Top Polish officials in the cockpit of the plane of president Lech Kaczynski that crashed in Russia put pressure on the crew to land in dangerous weather conditions, investigators said on Wednesday.
Kaczynski died with 95 others when his presidential jet crashed on April 10, 2010, as it attempted to land in fog near the city of Smolensk in northwestern Russia in Poland's worst postwar tragedy.
In a damning report listing Polish shortcomings leading to the crash that risks sparking tensions with Warsaw, the Russian probe hinted that the plane was ordered to land as Kaczynski would have been unhappy if it was diverted.
Tatyana Anodina, head of the Moscow-based aviation commission investigating the tragedy, confirmed that top Polish officials had been in the cockpit of the Tu-154 plane but also revealed they had pressured the crew.
"The presence in the cockpit of high-ranking officials -- Poland's air force chief and head of protocol -- and the expected negative reaction from the main passenger put psychological pressure on crew members and affected decision making regarding the continuation of landing under any conditions," she said.
She did not identify the "main passenger" but it appears she was referring to Kaczynski. She said it was the captain of the plane who was expecting the negative reaction.
"Psycho-emotional tension" and a "conflict of motives" were among key factors contributing to the crash, said Anodina.
"And let me stress -- under conditions unsafe for landing, under conditions of unjustified risk."
"There was a strong motivation to perform the landing precisely at the airport of destination," she added.
In course of the flight, the crew "repeatedly received information about the absence of adequate weather conditions" from the Severny airport in Smolensk and a crew of a Yak-40 plane plane that had landed there earlier, she said.
"Despite this, the Tu-154 crew did not make a decision to land at a substitute airport. This fact can be considered the start of a critical situation during the flight," she said.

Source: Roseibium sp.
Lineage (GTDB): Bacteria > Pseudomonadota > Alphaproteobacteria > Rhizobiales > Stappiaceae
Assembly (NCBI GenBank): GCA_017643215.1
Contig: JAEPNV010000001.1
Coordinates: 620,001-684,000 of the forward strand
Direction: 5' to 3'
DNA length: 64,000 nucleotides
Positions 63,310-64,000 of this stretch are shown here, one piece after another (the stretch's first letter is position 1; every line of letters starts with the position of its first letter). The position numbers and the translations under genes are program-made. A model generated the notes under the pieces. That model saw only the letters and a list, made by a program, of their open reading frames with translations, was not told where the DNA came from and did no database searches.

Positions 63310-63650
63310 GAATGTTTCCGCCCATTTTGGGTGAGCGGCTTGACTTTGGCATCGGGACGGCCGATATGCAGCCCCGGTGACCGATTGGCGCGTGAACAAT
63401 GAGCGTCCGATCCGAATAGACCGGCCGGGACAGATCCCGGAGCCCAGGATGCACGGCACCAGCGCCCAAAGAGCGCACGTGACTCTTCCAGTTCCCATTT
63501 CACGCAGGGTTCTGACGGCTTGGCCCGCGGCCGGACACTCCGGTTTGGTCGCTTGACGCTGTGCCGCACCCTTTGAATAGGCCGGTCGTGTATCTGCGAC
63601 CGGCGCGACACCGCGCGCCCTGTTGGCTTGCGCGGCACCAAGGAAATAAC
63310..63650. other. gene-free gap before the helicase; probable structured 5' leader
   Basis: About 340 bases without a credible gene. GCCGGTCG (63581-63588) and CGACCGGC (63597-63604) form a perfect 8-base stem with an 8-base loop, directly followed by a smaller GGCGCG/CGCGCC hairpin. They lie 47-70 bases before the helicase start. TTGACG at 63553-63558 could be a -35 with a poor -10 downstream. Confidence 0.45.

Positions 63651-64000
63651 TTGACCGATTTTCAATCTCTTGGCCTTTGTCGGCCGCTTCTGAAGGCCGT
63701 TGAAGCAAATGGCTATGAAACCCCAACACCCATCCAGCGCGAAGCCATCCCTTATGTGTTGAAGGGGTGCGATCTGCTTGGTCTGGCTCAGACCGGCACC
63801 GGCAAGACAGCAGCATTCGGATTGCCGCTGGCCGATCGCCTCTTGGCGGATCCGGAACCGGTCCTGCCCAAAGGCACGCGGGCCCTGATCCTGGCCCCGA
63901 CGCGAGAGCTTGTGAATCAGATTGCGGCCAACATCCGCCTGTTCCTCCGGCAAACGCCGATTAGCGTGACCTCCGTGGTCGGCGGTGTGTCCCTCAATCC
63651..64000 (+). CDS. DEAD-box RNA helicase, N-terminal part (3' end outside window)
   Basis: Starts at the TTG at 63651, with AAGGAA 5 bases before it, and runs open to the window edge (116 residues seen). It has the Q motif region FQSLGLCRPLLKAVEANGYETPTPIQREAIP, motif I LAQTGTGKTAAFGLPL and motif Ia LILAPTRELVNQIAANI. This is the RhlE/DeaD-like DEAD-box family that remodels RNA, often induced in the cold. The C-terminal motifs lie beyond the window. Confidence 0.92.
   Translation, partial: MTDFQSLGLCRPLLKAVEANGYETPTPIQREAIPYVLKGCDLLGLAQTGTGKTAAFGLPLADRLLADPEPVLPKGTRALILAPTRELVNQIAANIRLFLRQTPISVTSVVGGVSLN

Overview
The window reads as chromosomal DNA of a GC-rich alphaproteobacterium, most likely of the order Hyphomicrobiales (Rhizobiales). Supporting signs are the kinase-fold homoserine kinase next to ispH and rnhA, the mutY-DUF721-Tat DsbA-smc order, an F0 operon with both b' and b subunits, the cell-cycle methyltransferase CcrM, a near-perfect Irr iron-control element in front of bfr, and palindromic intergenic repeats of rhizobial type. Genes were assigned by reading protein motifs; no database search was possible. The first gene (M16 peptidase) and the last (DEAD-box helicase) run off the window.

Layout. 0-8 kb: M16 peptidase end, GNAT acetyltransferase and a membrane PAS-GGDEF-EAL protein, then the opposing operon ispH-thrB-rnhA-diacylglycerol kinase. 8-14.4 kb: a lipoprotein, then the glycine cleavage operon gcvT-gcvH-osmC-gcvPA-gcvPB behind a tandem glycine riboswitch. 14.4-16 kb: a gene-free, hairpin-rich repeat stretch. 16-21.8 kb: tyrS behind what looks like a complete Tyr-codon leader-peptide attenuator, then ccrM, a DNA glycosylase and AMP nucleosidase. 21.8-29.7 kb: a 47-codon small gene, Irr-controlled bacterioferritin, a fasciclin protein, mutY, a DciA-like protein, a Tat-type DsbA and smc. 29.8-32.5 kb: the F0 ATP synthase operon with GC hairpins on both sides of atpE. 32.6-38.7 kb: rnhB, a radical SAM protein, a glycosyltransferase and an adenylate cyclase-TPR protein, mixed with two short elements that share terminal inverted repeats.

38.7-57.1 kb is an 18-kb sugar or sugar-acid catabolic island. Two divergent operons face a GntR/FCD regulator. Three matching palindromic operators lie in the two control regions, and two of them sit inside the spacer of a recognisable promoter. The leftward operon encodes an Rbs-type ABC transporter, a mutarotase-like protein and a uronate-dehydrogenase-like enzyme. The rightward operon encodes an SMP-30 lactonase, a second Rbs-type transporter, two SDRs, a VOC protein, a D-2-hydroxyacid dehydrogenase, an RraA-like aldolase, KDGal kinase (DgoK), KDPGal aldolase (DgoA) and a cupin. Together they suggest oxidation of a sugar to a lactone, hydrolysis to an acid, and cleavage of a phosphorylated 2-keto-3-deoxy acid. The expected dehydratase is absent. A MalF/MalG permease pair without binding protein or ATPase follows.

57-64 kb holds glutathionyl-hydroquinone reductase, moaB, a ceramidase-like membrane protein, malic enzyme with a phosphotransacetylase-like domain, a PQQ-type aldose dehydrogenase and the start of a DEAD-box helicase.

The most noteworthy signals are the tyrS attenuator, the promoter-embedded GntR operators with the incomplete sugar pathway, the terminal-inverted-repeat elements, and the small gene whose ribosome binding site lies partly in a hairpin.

Anodina said experts also found alcohol in the blood of the Polish air force chief Andrzej Blasik who was present in the cockpit of the plane.
Meanwhile, the pilots operating the plane had "substantial deficiencies" in their training, Anodina said.
The Russian-made Tupolev-154 was carrying Kaczynski as he prepared to attend a ceremony at Katyn forest commemorating the 70th anniversary of a World War II massacre of around 22,000 captured Polish officers by the Soviet secret police.
Poland and its Soviet-era master Russia have had uneasy relations since the demise of Communism and the collapse of the Soviet Union two decades ago. Yet Poles were struck by the level of public and official mourning in Russia following the tragedy.
But the crash and subsequent investigation have soon become highly politicised, with Poland sharply criticising Russia's handling of the probe.
After initially praising Moscow's cooperation, Polish Prime Minister Donald Tusk changed tack, calling the draft findings of the Russian investigation unacceptable and riddled with errors.
To further add to tensions, Kaczynski's twin brother and ex-prime minister Jaroslaw Kaczynski said he doubted that a body entombed in a Polish cathedral was that of his brother.
The final report was earlier handed "to the authorised representative of Poland via the Polish embassy in Russia" the aviation commission said.